APPROACH: The maintenance of a current census of nematode associations with crop species of agricultural importance in Louisiana will be a major facet of this objective. This activity is important because over 85 percent of the 3,000 or so root-parasitic nematodes known to science have very wide host ranges, great persistence, and low mortality during the relatively mild winters of the South in general and Louisiana in particular. Survey time expenditure will parallel major changes in crop cultivars and cultivation practices but will require about 10% of our total effort. Reniform nematode, Rotylenchulus reniformis, is now and has during the last four to five years become firmly established as the most economically important nematode species in Louisiana and most of the South. Soil and root samples representative of the major crops and production areas in the state are monitored on a continuous basis by traveling to the major production areas and collecting samples, a minimum of 10 sites for soybean and sugarcane, three to five for corn and 10-20 for cotton as part of our expanded concentration on reniform nematode in recent years. Nematode populations are separated from soil and root material using established extraction procedures. After initial crude separation by tissue maceration or soil centrifugation, laboratory manipulation is employed to isolate individual species and establish greenhouse cultures. Laboratory activities include microscopic enumeration, observation and measurement for generic and species identification. For the root-knot nematode, Meloidogyne spp., identification of species (M. incognita, M. arenaria, M. hapla and M. javanica) and races involves the preparation and observation of perineal patterns of females, the electrophoresis of macerated preparations of the females and observations of diagnostic banding patterns on acrylamide gel and greenhouse-based host range assays. For the soybean cyst nematode, Heterodera glycines, which currently is dramatically reduced in both distribution and importance in Louisiana, classical race identification tests (that do not require controlled temperature conditions) are conducted on a limited basis, perhaps five to ten per year. For reniform nematode, populations from Louisiana and most southern states have been established from single egg-mass cultures and are maintained in the greenhouse for use in a range of studies that include microplot-based studies evaluating the pathogenicity of isolates on cotton and soybean and greenhouse-based studies designed to develop a set of host differentials employing either multiple soybean cultivars, multiple cotton cultivars or multiple plant cultivars .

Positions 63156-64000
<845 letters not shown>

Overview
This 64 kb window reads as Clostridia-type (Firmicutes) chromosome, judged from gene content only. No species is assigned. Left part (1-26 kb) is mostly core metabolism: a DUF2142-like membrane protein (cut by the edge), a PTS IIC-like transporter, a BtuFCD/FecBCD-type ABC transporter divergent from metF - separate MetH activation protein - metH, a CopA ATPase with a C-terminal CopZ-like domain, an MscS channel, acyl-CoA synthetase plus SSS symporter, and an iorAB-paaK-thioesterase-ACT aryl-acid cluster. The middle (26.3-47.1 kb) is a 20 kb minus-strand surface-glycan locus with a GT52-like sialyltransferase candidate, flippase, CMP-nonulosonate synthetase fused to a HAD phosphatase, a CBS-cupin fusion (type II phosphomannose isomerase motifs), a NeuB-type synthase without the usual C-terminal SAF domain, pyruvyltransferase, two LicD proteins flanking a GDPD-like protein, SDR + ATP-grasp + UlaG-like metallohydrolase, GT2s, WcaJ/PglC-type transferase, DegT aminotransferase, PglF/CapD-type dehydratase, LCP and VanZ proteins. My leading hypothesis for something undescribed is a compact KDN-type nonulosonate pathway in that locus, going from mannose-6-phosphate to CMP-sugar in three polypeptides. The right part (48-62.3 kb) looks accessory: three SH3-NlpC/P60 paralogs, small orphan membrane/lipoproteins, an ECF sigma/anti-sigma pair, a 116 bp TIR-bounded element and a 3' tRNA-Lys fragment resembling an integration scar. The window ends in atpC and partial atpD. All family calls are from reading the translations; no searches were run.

KEYWORDS: host resistance, nematode management, reniform nematode, root-knot; nematode, soybean cyst nematode.

PROGRESS: 2010/01 TO 2010/12